2. Reading, Reading and more Reading, being a librarian, summer gives me a chance to catch up with what the kids are reading.
    3. This year I will attend the American Library Association Conference. It is in New Orleans this year. I am way psyched, but I am on the YALSA local area committee so I will have some official duties.
    4. I found this cool professional development that is free. Anyone hear about Edcamp? It is going to be at UNO on July 9th.
    Here is the URL: http://edcamp.wikispaces.com/edcamp+Louisiana
    It sounds right up your alley Tinashe, so check it out.
    5. Travel: Next week we will take a driving trip to the mountains of North Carolina. Too bad the high temps rival ours. I was hoping for some cooler weather. I have a girls trip to Houston planned in July–it is has been an annual event for the last three years.

  6. I’m with you, Mrs. Blanchet! I’m a devoted teacher and a closet workaholic. I have had to FORCE myself to refuse several lucrative summer jobs for the greater benefit of mental health! I’m exhausted! I need this time to shut down and rest so that I can be a better teacher next year, and I think that’s the point. Many of us become so passionate about our work that we forget about ourselves. VACATION!! VACATION!! VACATION!!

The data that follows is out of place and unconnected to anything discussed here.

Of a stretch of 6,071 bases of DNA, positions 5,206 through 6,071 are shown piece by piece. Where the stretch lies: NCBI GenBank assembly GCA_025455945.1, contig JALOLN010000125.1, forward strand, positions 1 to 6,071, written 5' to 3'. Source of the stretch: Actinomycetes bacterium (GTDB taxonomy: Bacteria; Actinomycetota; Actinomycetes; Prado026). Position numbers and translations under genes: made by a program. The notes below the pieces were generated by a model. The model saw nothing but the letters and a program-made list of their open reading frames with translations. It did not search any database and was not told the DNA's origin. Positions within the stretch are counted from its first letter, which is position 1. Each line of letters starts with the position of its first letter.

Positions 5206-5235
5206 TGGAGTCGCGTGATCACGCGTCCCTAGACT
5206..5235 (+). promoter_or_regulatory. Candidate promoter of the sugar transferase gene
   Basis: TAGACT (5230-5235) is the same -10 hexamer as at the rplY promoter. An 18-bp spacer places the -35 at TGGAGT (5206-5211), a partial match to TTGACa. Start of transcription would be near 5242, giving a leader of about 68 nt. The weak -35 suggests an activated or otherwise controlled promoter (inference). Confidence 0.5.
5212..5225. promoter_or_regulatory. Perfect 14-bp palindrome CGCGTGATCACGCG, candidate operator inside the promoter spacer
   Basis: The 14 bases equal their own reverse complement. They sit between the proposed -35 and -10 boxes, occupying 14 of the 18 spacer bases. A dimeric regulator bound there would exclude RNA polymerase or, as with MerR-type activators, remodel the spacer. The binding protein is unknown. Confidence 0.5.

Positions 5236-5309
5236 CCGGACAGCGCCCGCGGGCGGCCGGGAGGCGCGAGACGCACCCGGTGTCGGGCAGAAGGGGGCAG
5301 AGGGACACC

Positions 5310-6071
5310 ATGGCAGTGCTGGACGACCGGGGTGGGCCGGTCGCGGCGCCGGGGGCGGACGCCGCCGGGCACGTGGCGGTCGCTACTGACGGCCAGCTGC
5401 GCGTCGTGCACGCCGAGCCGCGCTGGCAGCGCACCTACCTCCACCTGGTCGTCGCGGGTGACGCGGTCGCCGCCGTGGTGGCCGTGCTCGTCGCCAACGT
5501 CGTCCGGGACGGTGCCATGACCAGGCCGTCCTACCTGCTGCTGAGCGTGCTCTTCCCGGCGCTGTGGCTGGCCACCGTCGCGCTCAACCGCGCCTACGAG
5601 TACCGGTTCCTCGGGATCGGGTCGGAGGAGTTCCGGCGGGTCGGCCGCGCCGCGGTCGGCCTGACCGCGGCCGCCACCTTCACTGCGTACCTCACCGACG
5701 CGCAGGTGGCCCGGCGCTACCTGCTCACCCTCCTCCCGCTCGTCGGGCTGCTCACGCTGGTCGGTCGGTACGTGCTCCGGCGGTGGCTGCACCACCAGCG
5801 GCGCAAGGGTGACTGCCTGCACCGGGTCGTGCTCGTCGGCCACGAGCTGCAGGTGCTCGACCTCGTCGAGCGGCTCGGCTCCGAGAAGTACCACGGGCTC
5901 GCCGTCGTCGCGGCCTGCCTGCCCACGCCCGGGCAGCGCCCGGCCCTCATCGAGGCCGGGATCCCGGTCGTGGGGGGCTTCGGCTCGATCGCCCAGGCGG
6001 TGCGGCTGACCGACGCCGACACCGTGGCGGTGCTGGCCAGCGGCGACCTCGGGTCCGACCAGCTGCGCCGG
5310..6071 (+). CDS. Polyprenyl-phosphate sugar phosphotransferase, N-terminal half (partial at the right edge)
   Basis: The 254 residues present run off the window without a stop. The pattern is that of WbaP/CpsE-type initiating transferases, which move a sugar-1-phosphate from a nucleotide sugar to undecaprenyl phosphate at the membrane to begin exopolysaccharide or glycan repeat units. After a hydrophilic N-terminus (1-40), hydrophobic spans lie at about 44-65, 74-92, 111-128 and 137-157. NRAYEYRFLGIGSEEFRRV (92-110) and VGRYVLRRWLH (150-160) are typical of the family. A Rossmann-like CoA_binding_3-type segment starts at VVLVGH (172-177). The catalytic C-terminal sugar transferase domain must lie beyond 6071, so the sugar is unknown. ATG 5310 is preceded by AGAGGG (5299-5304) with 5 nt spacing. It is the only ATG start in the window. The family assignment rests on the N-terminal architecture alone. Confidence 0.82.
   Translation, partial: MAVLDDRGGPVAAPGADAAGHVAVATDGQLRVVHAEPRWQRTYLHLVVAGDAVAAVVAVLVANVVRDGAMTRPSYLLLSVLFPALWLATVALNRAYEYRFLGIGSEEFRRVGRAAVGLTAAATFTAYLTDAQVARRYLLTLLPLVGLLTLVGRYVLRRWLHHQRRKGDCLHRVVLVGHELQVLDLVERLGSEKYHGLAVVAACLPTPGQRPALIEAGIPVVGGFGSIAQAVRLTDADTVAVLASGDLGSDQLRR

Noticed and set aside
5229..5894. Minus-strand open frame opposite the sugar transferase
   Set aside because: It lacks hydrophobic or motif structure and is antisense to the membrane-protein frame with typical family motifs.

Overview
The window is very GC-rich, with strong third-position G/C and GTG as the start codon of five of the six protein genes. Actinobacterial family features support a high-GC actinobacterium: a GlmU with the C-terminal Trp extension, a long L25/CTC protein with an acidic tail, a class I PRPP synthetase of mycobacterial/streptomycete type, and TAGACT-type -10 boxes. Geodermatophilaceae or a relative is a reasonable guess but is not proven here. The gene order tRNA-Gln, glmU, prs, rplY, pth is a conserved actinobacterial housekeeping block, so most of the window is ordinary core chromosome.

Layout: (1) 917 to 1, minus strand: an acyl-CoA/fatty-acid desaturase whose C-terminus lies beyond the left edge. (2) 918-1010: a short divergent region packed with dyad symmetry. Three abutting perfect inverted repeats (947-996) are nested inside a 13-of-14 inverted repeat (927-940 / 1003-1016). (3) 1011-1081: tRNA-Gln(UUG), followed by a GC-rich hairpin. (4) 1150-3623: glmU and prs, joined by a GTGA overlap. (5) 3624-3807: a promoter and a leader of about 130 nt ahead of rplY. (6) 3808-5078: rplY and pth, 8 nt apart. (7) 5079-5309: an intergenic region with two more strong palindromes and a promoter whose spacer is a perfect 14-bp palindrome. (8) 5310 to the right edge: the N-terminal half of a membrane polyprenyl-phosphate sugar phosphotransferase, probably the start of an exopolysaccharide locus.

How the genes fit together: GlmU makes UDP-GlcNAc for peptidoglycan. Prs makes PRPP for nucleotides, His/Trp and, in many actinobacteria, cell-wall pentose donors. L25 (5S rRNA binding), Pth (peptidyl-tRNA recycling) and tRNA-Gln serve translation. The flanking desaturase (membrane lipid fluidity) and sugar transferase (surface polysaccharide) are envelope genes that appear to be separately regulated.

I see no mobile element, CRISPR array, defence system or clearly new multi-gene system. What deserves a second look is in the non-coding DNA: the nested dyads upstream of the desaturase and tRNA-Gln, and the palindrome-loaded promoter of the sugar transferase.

7. I loved this Blog entry! I try to take at least one month every summer just for me. I usually try to work the other month, so I can afford to do the things I want to do during the “fun month”. This summer I am working during the month of June, but I am also allowing myself to take only one graduate class instead of two. I’ve taken two classes for the past two summers, and I feel that I need a break. Even though I’m working, I’m still enjoying the late summer days by swimming or riding bikes with my husband and son in the evenings. Seeing the world through the eyes of a three year old just seems to make all of your other stresses melt away. When July finally comes around, we have two trips planned. A week in Destin with my husband’s family, and a long weekend with my family at my parent’s house. Both trips will be relaxing and fun and much needed. Then it’s back to work in August.

    My goals for this summer?